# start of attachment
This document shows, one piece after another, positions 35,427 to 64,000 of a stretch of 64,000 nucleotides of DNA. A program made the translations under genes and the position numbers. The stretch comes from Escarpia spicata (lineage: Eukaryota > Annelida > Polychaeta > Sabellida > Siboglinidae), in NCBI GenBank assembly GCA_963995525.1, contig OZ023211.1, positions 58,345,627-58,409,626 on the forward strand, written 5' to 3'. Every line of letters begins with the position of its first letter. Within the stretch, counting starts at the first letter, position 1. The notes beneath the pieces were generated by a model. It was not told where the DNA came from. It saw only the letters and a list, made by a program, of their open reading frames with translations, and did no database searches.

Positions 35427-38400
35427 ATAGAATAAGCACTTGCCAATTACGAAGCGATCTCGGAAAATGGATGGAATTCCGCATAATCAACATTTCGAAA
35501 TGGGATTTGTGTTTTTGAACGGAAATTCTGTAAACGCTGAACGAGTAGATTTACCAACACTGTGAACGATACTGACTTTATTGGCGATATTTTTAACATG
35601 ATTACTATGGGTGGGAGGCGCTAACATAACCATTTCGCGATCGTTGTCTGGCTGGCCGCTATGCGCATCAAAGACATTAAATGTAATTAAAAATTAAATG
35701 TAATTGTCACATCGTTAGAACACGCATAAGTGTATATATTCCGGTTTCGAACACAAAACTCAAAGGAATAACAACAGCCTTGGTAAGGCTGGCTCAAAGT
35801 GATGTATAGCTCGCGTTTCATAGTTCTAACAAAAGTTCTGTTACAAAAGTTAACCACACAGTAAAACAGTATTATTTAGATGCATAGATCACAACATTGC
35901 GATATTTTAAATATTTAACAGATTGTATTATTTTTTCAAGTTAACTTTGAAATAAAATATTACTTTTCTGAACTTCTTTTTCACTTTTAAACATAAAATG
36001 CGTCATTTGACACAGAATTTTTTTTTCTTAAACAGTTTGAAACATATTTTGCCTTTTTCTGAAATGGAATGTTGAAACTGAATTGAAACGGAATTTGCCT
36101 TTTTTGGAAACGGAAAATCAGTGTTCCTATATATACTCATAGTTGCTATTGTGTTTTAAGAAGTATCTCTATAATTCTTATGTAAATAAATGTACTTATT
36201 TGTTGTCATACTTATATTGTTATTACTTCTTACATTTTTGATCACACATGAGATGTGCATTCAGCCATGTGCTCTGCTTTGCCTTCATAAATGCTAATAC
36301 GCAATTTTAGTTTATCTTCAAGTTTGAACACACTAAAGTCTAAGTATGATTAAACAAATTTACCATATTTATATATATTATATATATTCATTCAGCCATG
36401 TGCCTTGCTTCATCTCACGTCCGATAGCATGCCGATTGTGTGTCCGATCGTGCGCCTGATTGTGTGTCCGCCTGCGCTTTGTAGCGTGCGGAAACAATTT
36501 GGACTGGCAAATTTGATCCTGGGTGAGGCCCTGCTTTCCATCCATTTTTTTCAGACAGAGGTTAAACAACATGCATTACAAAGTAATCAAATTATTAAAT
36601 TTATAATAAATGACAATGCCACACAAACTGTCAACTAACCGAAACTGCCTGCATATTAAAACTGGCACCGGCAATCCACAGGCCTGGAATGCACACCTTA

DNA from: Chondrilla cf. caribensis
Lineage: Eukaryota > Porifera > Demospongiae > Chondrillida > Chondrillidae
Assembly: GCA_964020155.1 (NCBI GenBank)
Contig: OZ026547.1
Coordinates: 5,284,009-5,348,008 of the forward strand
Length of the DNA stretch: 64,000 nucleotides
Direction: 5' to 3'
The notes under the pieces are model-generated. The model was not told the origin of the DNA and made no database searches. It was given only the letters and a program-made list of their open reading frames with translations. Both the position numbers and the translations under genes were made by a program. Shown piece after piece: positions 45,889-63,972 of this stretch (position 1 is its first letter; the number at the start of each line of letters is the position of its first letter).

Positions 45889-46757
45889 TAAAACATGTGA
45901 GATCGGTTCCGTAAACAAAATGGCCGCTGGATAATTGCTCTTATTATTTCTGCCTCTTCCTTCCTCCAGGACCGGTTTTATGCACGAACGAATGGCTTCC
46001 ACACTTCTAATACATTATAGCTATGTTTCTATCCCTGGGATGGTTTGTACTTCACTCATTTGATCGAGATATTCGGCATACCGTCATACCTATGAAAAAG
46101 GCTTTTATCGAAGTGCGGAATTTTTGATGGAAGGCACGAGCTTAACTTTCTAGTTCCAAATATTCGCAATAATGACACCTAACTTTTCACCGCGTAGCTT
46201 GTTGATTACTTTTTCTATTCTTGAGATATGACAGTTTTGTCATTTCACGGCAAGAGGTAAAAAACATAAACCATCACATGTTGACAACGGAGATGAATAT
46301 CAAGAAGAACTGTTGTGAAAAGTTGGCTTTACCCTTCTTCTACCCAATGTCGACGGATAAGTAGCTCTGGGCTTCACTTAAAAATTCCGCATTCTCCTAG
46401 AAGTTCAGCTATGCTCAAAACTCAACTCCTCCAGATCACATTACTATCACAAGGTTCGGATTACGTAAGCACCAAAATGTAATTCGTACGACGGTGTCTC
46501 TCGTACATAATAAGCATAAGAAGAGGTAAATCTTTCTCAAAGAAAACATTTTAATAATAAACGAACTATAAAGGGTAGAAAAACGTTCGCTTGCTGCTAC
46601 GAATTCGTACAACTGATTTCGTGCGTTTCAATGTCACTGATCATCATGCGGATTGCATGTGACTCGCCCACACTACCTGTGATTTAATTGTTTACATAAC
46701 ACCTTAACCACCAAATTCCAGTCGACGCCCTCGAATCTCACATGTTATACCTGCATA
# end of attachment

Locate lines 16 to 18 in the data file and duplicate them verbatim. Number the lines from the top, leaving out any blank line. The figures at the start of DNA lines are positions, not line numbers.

DNA from: Chondrilla cf. caribensis
Lineage: Eukaryota > Porifera > Demospongiae > Chondrillida > Chondrillidae
Assembly: GCA_964020155.1 (NCBI GenBank)